Former Guantanamo Bay prisoner Moazzam Begg has claimed he may know who held British aid worker Alan Henning hostage and even offered to help secure his release.
Begg, who was cleared of terrorism charges before his trial began after being held in prison for seven months, said he approached the foreign office (FCO) to offer to intervene to help the secure release of the aid worker before he was killed by militant group Isis (now known as Islamic State).
He claims the government rejected his offer because of attempts to "demonise" him while he was held in custody on suspicion of Syria terrorism-related offences.
Begg was arrested in February on suspicion of offences including attending a terrorist training camp and facilitating terrorism following a trip to Syria.
A video was released showing Henning being beheaded by the militant group, now known as Islamic State, on 3 October. He had been captured by them in December 2013 while delivering aid in Syria.
Speaking to Radio 4's Today programme, Begg said he "began the process" of offering to help secure the release of Henning while in prison after being approached by friends of the aid worker.
He added: "At that point my passport had been taken away by the home secretary because it was deemed that I was a terrorist risk, so I approached the government, in particular Alan Burt, the former deputy foreign secretary, with my lawyer to tell him I've been asked to help secure the release of this man.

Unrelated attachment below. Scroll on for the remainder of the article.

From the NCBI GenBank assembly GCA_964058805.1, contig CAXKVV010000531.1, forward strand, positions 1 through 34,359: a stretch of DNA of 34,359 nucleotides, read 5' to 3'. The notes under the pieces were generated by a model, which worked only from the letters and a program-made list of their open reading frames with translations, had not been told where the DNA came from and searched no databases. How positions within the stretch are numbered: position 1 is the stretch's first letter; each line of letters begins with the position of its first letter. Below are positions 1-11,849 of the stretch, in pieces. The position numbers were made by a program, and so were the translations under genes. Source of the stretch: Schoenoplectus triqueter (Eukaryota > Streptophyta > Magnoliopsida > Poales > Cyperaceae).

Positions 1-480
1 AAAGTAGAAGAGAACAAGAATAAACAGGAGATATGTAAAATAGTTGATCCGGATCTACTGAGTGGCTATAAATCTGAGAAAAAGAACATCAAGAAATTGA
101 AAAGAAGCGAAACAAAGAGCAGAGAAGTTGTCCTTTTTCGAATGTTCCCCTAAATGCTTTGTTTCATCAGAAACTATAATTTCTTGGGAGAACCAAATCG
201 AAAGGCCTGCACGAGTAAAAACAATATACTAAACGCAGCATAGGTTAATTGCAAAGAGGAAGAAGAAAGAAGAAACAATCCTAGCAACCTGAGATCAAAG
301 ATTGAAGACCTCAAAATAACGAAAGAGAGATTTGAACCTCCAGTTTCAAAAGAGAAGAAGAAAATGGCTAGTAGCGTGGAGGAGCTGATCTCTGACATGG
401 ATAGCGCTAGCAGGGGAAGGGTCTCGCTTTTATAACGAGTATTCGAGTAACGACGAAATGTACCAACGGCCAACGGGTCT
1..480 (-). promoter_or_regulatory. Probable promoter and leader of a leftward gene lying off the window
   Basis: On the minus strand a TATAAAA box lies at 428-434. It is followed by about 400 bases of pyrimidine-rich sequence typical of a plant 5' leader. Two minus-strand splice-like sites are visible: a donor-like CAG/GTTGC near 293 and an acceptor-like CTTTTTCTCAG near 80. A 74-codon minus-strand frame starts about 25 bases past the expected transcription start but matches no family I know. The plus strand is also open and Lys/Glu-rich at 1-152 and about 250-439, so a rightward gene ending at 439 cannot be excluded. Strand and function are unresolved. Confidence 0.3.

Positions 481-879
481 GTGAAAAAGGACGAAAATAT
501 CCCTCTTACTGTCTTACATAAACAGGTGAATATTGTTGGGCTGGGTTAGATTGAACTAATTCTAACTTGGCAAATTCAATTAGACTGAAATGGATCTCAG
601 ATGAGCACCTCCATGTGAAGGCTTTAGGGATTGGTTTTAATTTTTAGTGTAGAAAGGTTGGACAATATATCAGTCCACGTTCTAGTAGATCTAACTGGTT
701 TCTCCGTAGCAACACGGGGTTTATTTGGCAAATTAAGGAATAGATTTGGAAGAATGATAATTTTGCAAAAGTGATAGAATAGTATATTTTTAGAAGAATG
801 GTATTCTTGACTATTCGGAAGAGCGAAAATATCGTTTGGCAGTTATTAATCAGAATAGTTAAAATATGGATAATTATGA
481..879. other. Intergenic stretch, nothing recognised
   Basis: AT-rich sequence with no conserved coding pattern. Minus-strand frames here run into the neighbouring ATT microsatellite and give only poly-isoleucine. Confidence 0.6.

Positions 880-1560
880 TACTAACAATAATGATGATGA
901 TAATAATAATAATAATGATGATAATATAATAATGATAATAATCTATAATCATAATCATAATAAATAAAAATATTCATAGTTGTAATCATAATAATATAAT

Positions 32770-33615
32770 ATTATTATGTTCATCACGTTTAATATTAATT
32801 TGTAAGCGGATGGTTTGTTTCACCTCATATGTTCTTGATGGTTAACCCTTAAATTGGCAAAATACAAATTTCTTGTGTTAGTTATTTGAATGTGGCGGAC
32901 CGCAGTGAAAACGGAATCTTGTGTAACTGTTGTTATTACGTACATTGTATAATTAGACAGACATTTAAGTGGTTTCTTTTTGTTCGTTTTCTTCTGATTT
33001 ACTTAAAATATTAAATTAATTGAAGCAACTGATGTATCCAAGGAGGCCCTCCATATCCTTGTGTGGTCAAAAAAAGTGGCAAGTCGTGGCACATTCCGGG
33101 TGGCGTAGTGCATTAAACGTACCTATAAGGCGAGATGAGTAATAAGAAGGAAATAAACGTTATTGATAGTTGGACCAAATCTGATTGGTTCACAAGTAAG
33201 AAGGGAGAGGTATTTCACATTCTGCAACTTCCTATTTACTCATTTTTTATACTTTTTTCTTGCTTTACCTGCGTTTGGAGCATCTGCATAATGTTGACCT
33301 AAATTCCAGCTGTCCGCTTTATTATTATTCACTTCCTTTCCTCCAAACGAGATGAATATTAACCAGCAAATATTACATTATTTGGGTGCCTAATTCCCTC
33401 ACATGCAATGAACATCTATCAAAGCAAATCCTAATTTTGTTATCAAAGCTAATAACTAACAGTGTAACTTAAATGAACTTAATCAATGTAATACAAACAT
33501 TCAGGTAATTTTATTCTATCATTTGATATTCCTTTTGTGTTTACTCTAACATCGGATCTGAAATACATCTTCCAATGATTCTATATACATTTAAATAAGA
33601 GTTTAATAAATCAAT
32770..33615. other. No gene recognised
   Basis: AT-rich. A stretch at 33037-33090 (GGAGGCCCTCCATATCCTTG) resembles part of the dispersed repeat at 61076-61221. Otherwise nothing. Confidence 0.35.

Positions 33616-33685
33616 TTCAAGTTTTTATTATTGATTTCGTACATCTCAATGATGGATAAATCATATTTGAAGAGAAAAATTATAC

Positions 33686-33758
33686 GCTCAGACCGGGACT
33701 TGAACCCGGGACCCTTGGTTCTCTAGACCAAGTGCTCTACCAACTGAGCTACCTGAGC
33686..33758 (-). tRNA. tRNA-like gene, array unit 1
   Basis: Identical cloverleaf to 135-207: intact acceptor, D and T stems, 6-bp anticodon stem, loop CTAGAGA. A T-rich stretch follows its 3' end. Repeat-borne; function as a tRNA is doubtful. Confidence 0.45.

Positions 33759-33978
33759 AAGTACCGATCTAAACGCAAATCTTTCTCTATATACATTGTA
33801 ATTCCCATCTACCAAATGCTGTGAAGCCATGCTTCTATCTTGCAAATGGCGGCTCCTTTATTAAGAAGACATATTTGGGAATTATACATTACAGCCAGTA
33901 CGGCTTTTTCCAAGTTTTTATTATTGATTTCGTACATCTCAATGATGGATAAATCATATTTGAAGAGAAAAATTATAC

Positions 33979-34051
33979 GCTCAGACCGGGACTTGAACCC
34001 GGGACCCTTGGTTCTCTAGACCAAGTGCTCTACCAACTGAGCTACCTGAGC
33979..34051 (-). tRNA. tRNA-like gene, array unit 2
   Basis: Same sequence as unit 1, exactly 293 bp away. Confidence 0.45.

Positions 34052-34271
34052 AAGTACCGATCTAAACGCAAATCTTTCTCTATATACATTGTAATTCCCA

"I said I don't want you to misunderstand that if I'm going to make calls and approaches to people who are connected to Isis that I'm doing it for any other purpose than to seek the release of this man.
"I sat with him [Burt] and spoke with him for quite some time, we had exchanges, phone calls, text messages and in the end they said they didn't need my help.
"I said I didn't come here to seek your help I simply came here to register with you the interventions that I'm trying to make. A few weeks later I was arrested."
Begg said he "has an idea" who was holding Henning hostage due to his previous humanitarian work in Syria, but not the identity of 'Jihadi John', the masked British man who has appeared in all of the IS beheading videos.
He said there are people "higher up the ladder" who are responsible for capturing Henning.
He added: "It's really important to remember that I was in Syria before Isis ever existed. Nonetheless I was involved in some interventions when they had taken people hostage there from other militant groups.
"I intervened by getting other groups to pressurise them to release those individuals and I got them released."
Begg said he offered to help by making a video message and delivering it in "language, terminology [and] wording that Islamic State would understand".
He added: "To say that I myself was a former Guantanamo prisoner, dressed in orange and facing execution.
"So it was a very heartfelt statement I wanted to make in the Arabic language.
"The problem is that the government in its attempt to demonise and criminalise me simply refused to look at anything to do with what I was about."
Following his release from Guantanamo Bay, where he had spent two years being held before being released without charge, Begg went on to become a director of Cage, a human rights group that campaigns on behalf of those who feel they have been unfairly treated as part of the War on Terror.
The group have now claimed the government "squandered an opportunity" to safe Henning by arresting Begg in February.